The influence of attitudes to Graduated Driver Licensing on subsequent risky driving behaviours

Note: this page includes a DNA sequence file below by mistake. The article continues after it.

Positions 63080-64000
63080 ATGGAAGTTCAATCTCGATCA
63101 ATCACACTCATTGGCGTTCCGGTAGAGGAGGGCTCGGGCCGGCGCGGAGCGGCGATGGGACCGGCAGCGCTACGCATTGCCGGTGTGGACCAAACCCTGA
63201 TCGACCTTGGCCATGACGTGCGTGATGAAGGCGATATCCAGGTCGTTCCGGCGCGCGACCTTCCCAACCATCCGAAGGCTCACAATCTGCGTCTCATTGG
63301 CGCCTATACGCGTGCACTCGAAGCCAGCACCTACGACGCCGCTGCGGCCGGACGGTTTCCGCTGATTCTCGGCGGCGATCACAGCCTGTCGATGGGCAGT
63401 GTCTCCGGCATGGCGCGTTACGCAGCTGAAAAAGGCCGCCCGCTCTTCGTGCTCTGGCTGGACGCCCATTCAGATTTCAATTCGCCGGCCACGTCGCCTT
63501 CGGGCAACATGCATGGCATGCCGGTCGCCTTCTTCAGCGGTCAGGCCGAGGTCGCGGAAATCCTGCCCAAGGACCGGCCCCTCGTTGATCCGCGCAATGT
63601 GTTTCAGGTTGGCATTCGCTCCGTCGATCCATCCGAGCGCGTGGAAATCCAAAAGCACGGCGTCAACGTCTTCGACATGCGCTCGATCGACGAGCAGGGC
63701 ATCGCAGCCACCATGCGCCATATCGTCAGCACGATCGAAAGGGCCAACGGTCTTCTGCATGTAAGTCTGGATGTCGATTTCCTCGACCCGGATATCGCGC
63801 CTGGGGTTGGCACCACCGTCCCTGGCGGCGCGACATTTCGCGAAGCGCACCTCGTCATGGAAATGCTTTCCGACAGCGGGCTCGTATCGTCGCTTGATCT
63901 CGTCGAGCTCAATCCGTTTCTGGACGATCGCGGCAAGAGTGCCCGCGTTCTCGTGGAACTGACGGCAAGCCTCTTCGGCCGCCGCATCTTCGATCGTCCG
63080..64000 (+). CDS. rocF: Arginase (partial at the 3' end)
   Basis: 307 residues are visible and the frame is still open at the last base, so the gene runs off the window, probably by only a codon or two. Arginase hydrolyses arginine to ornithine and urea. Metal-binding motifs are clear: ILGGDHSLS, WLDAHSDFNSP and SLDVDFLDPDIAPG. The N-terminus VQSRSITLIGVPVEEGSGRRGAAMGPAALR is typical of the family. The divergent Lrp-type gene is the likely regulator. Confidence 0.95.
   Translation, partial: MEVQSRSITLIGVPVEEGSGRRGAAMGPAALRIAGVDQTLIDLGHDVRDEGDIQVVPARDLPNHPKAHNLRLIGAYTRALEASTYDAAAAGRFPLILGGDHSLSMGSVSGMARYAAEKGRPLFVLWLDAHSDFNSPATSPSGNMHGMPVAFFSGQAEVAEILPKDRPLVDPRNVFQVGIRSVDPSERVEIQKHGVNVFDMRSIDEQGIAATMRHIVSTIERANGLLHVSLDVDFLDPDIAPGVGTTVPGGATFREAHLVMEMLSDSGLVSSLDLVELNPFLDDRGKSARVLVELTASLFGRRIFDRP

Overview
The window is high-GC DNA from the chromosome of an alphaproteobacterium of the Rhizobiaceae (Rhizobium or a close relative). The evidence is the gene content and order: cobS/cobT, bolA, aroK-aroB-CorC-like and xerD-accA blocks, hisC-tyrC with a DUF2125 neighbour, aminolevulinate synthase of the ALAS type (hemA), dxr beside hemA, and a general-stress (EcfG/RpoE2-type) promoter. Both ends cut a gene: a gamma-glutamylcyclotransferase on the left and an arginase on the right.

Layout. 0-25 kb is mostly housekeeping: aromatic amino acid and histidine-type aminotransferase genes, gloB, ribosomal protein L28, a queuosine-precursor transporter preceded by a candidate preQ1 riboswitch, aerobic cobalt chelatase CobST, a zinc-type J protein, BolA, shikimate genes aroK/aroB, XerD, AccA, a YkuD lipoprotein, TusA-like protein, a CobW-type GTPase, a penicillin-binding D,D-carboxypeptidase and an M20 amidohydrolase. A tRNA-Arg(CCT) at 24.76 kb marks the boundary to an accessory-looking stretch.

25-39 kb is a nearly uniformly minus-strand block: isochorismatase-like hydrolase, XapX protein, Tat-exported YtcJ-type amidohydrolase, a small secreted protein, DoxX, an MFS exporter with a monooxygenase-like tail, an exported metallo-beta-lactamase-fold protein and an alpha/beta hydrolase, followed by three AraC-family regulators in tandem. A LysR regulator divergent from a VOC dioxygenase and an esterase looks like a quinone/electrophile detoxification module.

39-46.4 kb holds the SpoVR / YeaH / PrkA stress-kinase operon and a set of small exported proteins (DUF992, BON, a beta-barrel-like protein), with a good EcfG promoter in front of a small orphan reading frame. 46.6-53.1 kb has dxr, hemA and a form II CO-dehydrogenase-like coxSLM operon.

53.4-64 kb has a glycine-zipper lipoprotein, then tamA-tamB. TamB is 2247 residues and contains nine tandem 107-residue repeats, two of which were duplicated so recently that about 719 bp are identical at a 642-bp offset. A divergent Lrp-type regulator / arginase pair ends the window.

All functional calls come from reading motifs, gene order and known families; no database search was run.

This paper describes a study that examined the relationship between adolescent and parent attitudes towards the graduated driver licensing system (GDLS) and the subsequent driving behaviours of these adolescents. This study was part of an ongoing longitudinal study of a birth cohort, the Dunedin Multidisciplinary Health and Development Study (DMHDS). When the cohort was age 15, which coincided with the introduction of the GDLS in New Zealand, study participants and their parents were asked how they expected to be affected by, and their overall attitude towards, the GDLS. At age 18, after experience with the GDLS, study participants reported how they had been affected by the driving restrictions, and their overall attitude towards the GDLS. Using logistic regression these measures were examined as potential predictors of risky driving behaviours (drink driving, speeding, non-use of seatbelts) reported by the study participants at age 21. The findings will be presented and the conclusions discussed.